Because in 2013 he faced only 14 left-handers at the big league level it would be unfair to point out that they posted a wOBA of .779 against him, but there’s that, too.

And this, I fear, is why talk of him discovering the “old Ricky” isn’t going to do anybody any good. The “old Ricky” was a reverse split mirage, getting by– as far as I can tell– largely on the assumption that as a left-hander, he’d have the most trouble getting right-handers out.

From 2009 to 2012, Romero faced a slightly higher number of left-handed hitters than fellow lefty workhorses Jon Lester, C.C. Sabathia, and Mark Buehrle, for example. But over 1000 fewer than right-handed ones like Justin Verlander, James Shields, and Felix Hernandez. And you’ll have to look a long way down the list to find your first left-hander.

Now imagine if teams had ignored Romero’s handedness and loaded their lineups as heavily as possible with left-handed hitters from the get-go. Think we’d be still holding out hope for the return of “old Ricky,” or would he be a long-forgotten blip on the Jays’ pitching landscape? And do you think, if he ever does get himself back into a position to pitch regularly in the Majors again, teams are going to be so kind as to treat him like a regular left-hander?


Comments (54)

  1. Maybe he can be one of those pitchers that can transition to an everyday position, like catcher.

    • Couldn’t be any worse than JP, amirite!? It’s just that, making that kind of switch…Ricky doesn’t strike me as one of those “pure athletes” the Jays have been keen on drafting lately.

    • this is a great comment.

    • If he can bunt, then maybe it’s worth a shot. At least he could move guys over, oppose to striking out. Then again, we already have a catcher who routinely throws balls into center field, lacking the skill of hitting a target. He has hard enough time from 60 feet, 6 inches. I could just see Reyes eyes gazing up as the ball soars 12 feet over his head.

  2. Almost makes you wonder why they saw the need to sign him long term so early. The numbers scream for a “wait and see” approach.

  3. Weren’t his numbers bad in the minors before 2009?

  4. Sad post mortem. Rest in peace Ricky. Thanks for 2011.

  5. Am I reading this correctly – are you saying Tim Lincecum is left-handed? Typo?

  6. On the bright side JPA and Ricky are destined to be battery mates once again as they do the Buffalo shuffle.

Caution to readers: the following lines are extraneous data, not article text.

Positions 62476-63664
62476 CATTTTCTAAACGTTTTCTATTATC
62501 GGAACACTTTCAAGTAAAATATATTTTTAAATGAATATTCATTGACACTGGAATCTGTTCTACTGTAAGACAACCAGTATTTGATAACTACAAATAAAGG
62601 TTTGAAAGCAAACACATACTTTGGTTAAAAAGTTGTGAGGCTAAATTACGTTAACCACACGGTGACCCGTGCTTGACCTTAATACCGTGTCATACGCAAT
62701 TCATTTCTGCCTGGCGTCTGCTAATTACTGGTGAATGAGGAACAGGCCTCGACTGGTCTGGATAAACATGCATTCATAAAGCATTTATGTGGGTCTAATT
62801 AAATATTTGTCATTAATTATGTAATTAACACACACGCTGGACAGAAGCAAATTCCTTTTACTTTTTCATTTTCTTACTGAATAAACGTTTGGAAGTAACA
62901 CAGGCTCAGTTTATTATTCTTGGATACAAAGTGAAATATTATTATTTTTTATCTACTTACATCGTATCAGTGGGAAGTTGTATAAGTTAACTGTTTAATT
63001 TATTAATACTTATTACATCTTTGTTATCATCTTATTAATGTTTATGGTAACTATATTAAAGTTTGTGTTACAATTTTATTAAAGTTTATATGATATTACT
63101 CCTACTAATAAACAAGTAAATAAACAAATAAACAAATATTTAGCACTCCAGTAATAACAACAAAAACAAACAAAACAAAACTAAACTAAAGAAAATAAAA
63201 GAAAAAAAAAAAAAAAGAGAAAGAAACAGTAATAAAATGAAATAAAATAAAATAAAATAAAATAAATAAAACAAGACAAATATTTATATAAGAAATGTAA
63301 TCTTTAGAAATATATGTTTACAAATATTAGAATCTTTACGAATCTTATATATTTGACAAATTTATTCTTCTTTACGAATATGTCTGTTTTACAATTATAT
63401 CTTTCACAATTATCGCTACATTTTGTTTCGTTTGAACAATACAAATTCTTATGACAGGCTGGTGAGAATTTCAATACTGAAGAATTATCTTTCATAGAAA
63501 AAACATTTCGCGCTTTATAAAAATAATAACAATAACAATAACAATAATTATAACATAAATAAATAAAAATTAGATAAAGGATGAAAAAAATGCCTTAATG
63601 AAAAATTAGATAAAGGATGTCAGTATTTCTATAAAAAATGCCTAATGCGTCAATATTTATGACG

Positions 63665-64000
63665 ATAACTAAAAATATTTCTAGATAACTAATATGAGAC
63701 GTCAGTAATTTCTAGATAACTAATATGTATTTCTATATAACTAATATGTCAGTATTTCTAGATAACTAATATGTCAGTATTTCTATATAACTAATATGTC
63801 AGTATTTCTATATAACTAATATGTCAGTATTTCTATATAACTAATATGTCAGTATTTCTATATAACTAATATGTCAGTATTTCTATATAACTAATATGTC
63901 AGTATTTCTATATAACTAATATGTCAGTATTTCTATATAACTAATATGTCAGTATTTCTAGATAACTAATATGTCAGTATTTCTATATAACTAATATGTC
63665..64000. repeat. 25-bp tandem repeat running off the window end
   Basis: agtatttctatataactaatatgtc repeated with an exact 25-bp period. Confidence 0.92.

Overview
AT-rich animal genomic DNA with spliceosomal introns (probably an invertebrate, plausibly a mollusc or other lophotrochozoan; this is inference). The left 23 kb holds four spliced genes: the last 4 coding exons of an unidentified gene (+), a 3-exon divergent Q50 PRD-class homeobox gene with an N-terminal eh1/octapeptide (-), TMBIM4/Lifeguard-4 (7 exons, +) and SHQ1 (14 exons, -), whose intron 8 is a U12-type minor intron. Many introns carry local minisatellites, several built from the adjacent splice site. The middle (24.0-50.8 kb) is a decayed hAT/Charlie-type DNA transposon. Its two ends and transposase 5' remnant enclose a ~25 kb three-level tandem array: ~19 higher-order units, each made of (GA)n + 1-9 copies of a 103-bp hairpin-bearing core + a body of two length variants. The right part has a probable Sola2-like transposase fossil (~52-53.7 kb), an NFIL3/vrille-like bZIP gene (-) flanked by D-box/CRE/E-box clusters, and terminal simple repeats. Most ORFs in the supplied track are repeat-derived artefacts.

7. Tim Lincecum is a righty, just FYI

  8. Could one say that the Rays did the Romero strategy on Salazar and Rayburn by having Young start against the former and McGee pitch to the latter?

    I wonder how much the Rays were going outside the platoon conventions beyond Ricky last year

  9. What about the bullpen as a righty specialist? It would be an oddity I know but if he could get back too sub 300 woba facing strictly righties he could have some value. Not enough too justify the contract but just the same

  10. Am I being harsh by concluding that Romero cannot make any sort of comeback as a starter or a reliever?

    • I think that’s what I was kinda saying, so… yes.

      • Is Romero’s collapse unprecedented? I cannot recall seeing this happen to another pitcher of his calibre. I don’t think sticking a fork in him is off the mark. Sure, Santana and Jimenez were worse than him in 2012, but they are still in MLB and Romero isn’t. At this stage in Romero’s career, that isn’t good, especially seeing how bad his ERA and WHIP are in Buffalo.

    • Not as a loogy

  11. Is Romero still Ham-Boning Kara Lang?

  12. AJ is look in’ like the AJ we once knew…..implosion in progress! Pitts is getting owned.

  13. It is hard to imagine Rickey becoming a starter in the majors again. Let’s not mention his name as a possibility again until there are massive, sustained changes for him in Buffalo.

  14. Ya it’s a little pointless to look into the splits when he’s getting destroyed by everyone. He can make a comeback but like Stoeten says, he can’t make a comeback by reverting to his old self. He needs to reinvent himself